It may have started as a niche passion for obsessive gym bunnies and extreme narcissists, but wearable technology has most definitely entered the mainstream.
In fact, with emerging tech research company IDTechEx forecasting that the wearable electronics business will grow from $20 billion in 2015 to almost $70 billion in 2025, the toughest question is identifying which of the many digitally-enhanced baubles with breathless pitches will make an actual difference to your life.
The team behind doppel (obligatory lowercase warning), currently raising funds on Kickstarter, are hoping to stand out. Their minimalist wristband (which looks a little like a 50 Shades of Grey special edition Swatch) promises to “help you naturally ‘set your pace’ via heartbeat pulse technology”.
Sound too good to be true? If anyone can do it, they can; the four founders boast a seriously impressive skillset incorporating physics, engineering and design, and it’s refreshing to find that two of them are women, an anomaly in the tech startup space.
We sat down with Bemondsey-based Team Turquoise to discuss why ’emotionally intelligent’ wearables really are about to change the (and our) game.
What does doppel do, in one sentence?
Doppel naturally gives you control over how alert or relaxed you are, on demand.
If we had a doppel right now, how would it make our day better?
You would be able to keep going and stay focused during the afternoon lull, remain calm and in control during a high pressure presentation and more effectively wind down in the evening for sleep. Essentially you would have more control over your state and be more focused or calmer dependent on your needs.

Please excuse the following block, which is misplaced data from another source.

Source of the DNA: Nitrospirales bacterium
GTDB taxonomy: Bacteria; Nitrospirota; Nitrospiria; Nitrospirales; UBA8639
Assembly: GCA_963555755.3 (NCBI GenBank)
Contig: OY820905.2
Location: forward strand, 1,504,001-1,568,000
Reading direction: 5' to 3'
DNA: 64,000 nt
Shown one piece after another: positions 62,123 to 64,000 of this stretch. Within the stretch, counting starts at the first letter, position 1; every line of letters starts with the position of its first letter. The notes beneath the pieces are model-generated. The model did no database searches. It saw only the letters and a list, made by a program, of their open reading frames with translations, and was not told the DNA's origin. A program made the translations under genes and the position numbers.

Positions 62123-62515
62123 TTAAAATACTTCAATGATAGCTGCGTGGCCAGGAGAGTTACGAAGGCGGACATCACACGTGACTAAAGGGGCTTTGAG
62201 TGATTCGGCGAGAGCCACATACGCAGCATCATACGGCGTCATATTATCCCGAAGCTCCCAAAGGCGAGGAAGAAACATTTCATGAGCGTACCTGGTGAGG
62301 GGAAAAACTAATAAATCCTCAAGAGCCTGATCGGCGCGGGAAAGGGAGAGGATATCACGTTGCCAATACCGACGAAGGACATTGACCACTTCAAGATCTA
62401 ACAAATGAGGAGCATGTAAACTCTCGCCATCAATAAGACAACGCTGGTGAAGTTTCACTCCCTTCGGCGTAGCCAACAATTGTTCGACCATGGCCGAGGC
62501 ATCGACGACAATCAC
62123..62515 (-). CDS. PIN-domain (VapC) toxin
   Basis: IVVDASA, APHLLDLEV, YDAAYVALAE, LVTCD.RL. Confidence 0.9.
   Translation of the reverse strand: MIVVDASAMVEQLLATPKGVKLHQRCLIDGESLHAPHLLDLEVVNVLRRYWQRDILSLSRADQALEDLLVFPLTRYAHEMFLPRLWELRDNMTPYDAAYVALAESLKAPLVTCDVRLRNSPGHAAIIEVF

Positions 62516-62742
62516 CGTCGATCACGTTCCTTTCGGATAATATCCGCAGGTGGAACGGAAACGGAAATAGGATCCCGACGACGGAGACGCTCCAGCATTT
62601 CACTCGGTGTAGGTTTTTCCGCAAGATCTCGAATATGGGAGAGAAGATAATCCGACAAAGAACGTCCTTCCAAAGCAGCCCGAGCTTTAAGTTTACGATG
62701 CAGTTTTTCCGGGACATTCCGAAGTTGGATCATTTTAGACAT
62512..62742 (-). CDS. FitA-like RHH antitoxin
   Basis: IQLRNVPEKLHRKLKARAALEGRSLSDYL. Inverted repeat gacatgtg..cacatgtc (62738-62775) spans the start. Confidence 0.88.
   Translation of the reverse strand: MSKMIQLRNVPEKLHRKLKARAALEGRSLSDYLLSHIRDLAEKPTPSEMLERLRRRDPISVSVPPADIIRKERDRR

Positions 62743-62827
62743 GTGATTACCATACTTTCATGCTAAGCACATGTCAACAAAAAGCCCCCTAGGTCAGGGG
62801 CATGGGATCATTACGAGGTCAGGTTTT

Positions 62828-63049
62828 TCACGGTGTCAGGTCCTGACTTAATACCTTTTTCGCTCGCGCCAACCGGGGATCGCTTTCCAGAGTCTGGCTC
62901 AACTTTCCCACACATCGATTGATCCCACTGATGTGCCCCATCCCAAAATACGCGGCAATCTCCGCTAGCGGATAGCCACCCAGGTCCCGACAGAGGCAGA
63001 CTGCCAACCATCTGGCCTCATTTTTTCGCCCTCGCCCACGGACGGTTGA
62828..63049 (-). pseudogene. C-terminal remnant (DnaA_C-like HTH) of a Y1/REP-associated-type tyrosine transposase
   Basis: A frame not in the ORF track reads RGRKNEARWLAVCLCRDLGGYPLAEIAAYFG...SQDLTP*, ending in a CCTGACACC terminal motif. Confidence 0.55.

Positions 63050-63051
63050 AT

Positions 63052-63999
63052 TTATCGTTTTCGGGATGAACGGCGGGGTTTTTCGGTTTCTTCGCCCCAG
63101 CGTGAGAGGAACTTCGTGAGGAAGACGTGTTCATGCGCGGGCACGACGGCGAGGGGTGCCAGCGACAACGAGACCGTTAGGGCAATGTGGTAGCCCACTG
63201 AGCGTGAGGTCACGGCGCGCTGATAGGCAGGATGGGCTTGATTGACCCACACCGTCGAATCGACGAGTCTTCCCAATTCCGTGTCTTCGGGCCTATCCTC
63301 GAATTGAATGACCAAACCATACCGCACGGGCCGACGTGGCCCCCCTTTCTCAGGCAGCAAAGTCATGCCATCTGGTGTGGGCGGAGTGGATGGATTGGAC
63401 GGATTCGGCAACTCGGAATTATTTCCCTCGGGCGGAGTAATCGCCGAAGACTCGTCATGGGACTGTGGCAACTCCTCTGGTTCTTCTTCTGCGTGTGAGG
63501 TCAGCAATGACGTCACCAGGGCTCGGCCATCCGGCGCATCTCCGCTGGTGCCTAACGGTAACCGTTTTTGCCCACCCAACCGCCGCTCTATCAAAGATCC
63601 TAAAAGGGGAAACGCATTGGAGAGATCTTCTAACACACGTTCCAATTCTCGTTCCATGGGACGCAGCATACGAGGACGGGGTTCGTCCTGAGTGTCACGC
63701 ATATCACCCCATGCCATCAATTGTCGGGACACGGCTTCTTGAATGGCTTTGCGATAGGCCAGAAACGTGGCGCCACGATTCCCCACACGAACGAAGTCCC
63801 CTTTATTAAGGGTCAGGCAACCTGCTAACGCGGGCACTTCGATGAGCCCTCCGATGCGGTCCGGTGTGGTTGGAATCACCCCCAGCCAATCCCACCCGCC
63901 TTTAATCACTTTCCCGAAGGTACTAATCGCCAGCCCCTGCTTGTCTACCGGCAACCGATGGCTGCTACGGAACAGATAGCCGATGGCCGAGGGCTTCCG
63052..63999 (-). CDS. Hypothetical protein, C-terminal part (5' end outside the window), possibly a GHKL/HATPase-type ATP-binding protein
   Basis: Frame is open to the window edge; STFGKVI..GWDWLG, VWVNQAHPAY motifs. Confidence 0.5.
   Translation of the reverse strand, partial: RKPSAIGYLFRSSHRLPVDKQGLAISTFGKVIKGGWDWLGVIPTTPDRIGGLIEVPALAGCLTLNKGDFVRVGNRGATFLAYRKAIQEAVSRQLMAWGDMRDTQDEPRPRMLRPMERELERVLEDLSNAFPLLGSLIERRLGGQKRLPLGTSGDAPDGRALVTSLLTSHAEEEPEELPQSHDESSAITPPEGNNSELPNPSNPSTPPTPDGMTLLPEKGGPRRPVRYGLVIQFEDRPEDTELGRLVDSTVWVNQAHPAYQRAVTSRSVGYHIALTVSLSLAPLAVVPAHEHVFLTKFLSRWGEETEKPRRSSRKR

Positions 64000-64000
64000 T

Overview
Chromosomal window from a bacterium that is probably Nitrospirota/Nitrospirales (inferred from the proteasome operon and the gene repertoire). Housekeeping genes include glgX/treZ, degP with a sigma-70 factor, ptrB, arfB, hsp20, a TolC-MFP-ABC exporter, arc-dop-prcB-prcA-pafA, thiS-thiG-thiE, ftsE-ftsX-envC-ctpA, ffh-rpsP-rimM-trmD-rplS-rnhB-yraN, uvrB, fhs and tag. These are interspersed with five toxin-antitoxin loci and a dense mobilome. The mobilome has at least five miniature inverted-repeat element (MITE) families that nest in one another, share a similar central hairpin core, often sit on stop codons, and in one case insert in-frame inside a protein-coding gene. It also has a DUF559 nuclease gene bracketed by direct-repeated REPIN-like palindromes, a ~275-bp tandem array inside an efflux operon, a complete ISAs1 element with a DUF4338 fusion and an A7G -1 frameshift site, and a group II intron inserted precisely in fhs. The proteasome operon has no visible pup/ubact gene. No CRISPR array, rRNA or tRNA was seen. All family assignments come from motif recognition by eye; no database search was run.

Doesn’t it just taking us further away from awareness of our bodies, by mediating our natural responses?
No, it IS a natural response. doppel provides an external pulse that gives you a similar natural response as we have to music and, importantly, gives you control over that stimulus. It does not automatically turn itself on by ‘sensing’ whether or not you need it, you decide that you want a certain response and turn it on.
What were your inspirations for the design?
The design has been through countless iterations and there are three main aspects. Firstly, honesty. doppel has a direct effect on us, we opened up the motor so you could see the workings and know what it was doing.
Secondly, watch design. Wearable technology needs to find a balance between function and fashion and this interface has been honed for hundreds of years by watch makers. So we looked to that heritage for guidance.
Thirdly, but most importantly, people. doppel works with how people work, from the underlying science to the final design. This is seen in the interactions, which are derived from observed habits; stroking to calm down, squeezing to invigorate and the well understood turn of a dial to raise or lower the intensity.
Most overrated piece of technology?
Fitness trackers. The evidence suggests they do very little to help motivate or maintain fitness and they stress people out! Also, your phone is actually better at tracking movement.
Most underrated piece of technology?
Does the human body count? We think people are amazing and enabling people to get what they want from themselves is at the core of what we do. But if we must go for manmade technology we would say music.
Did you know that runners can get a 15% performance increase from the beat of music? If it was a drug it would be banned without question. It can calm us down or excite us, make us happy, make us sad, evoke memories, tell a story and more. doppel gives one part of that (calming or exciting), but does it in a way that is discrete and not distracting. That means it can be used anywhere, any time, during any activity and with control by the user. Music is wonderful in many ways but can be a little distracting!
What’s your one piece of advice to anyone thinking of creating a startup?
Have a BIG dream. It is a very difficult journey (we are still in the early days ourselves) and so it’s only worth it if you are pursuing something really worthwhile.
Words: Molly Flatt